Ask any comic book fan and he or she will tell you all kinds of facts and provide you with a plethora of trivia without even hesitating. What is the most valuable comic book in existence? Who are the top ten comic writers and artists working today? How many people attended last year’s annual Comic Con in San Diego, one of the biggest fan gatherings in the world?
Comics are held in such high esteem by countless adults and children alike. Many people start reading them as children and stay with them as they grow older. And what’s not to love and appreciate? Stunning visuals, relatable characters with flawed human sides, stories that are engaging, intense and engrossing, and, in many cases, current political, cultural and societal themes.
Fans will debate for hours about what stories worked and what didn’t, who their favorite dialogue writers and inkers are and what books affected them deeply. Just as novelists, pundits and fine artists have their fan followings, comic book creators are elevated to a level of greatness based on their most memorable work.
Take Cameron Stewart, for example. A native of Canada who grew up in England, then moved back to the Great White North, Stewart as a teen enjoyed a diet rich in comic books. With both a passion and a talent for illustration, his ambition was to simply work as a comic book artist.
“I was always drawing pictures as I sat in the classroom,” he recalls. “My notebooks and the margins of my books were filled with pen-and-ink scribbles. I pretty much always knew that I would do this for a living.”
Inspired by the work of not only the Marvel and DC artists in the U.S., but also such Canadian comics legends as John Byrne (The Uncanny X-Men) who not only helped get iconic Canadian character Wolverine included in the group, but also created a team of Canadian superheroes known as Alpha Flight (which was sponsored by Pierre Trudeau’s government and given names like Sasquatch, Shaman, Snowbird and Northstar), Stewart decided early on what his career would be.
Cameron Stewart pursued it diligently and ultimately landed his dream job.
“I broke into the business in 2000, inking Deadenders, which was written by Ed Brubaker and penciled by Warren Pleece,” he recalls. “This led to working on Brubaker’s Catwoman and Grant Morrison’s Seaguy, which published three issues, followed by a sequel, Slaves of Mickey Eye.
Cameron Stewart went on to design, co-write and draw Batgirl as well as take part in numerous collaborations with fellow rockstar creators. He also reconnected with his Seaguy partner Grant Morrison for more projects.
He also was asked to illustrate not one but two comic book sequels to the wildly popular novel Fight Club. Both were written by the original novel’s author, Chuck Palahniuk, himself a rockstar novelist among Gen X, Gen Y and Millennial readers.
For his next project, a self-published online comic titled Sin Titulo for which he supplied the artwork, story and lettering, Stewart says he was inspired by a personal childhood experience. The comic went on to win an Eisner and Shuster award.
In the comic, protagonist Alex Mackay has a boring job as a fact-checker at a magazine. His supervisor doesn’t like working with him. His relationship with his live-in girlfriend is tense, to say the least. And the only family member with whom he still talks, and only rarely at that, is his grandfather who lives in a nursing home. One day, while planning to visit his grandfather, he is surprised to learn that the man died a month ago. Later, while going through his grandfather’s things, he discovers a photo of a blond woman wearing sunglasses and hugging his grandfather. The staff at the nursing home react oddly when he asks about the woman, so Alex decides to find her. And that’s when things get really weird.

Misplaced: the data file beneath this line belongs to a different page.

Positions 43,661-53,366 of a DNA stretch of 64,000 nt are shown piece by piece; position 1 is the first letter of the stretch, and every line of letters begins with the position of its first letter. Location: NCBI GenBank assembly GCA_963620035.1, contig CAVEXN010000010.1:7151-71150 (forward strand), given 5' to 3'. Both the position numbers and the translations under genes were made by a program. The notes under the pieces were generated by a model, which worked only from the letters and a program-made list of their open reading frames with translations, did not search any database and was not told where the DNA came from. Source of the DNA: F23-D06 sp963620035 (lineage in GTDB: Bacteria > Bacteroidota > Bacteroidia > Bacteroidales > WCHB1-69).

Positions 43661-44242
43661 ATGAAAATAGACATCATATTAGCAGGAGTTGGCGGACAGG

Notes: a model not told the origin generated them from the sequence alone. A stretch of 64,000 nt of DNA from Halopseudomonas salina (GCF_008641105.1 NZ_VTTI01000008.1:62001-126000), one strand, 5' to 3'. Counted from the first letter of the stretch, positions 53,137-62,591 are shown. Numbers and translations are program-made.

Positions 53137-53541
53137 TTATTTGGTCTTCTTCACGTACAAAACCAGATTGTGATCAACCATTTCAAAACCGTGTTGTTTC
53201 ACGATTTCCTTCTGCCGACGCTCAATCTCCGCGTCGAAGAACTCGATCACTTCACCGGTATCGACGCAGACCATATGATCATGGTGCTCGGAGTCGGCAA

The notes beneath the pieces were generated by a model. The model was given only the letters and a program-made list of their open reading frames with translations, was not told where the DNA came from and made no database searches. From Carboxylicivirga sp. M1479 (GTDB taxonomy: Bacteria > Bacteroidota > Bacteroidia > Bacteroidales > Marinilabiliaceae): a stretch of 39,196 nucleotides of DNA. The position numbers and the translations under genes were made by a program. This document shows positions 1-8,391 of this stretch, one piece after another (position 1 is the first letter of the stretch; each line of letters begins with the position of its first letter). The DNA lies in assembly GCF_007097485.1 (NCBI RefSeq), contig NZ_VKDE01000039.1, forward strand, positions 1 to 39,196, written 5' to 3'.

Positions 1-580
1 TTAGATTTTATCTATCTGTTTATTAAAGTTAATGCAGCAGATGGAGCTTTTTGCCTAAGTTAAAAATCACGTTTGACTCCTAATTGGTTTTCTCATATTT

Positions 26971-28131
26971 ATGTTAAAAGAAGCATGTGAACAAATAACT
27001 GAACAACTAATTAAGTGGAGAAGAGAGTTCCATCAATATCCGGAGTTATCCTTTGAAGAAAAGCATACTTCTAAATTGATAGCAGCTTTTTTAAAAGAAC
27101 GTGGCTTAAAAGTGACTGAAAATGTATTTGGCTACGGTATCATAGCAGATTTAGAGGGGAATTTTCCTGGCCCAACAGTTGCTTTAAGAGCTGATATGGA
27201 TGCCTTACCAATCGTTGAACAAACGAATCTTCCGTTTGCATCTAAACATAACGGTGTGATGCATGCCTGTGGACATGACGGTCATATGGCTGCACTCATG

“One day, I started thinking about something that happened to me when I was younger, and started writing the story,” Cameron Stewart recalls. “Then I started drawing it, and ultimately, I decided to publish it to the web myself.”
Most comic book creators, including Stewart, have a pretty standard formula that provides a blueprint for a long-term story or simply a character’s arc. At its very basic, and in some form, there is a hero and there is a villain. Joseph Campbell codified this approach for generations of storytellers. The hero goes on a quest, encounters something or someone who creates conflict, fights the evil monster, whatever it might be, and becomes a changed person in the process. George Lucas has been quoted many times as saying that his script for the original Star Wars film was baked directly on this approach.
In this way, comics present good and evil as two diametrically opposed forces, and, most often, good triumphs over evil. Comics also bring out the humanity of the characters in many cases. And they tell stories in ways that often reflect actual events and themes that exist in the world. They often provide a window to society and attempt to explain or clarify issues.
As we know today, the first modern comics were published back in the 1930s. It’s now nearly a century later and while many things that comprise pop culture are no longer common parts of our daily lives, the comic book has endured. Thanks to a new generation of writers, pencilers, inkers, and letterers, the industry continues to thrive and the work keeps attracting new fans.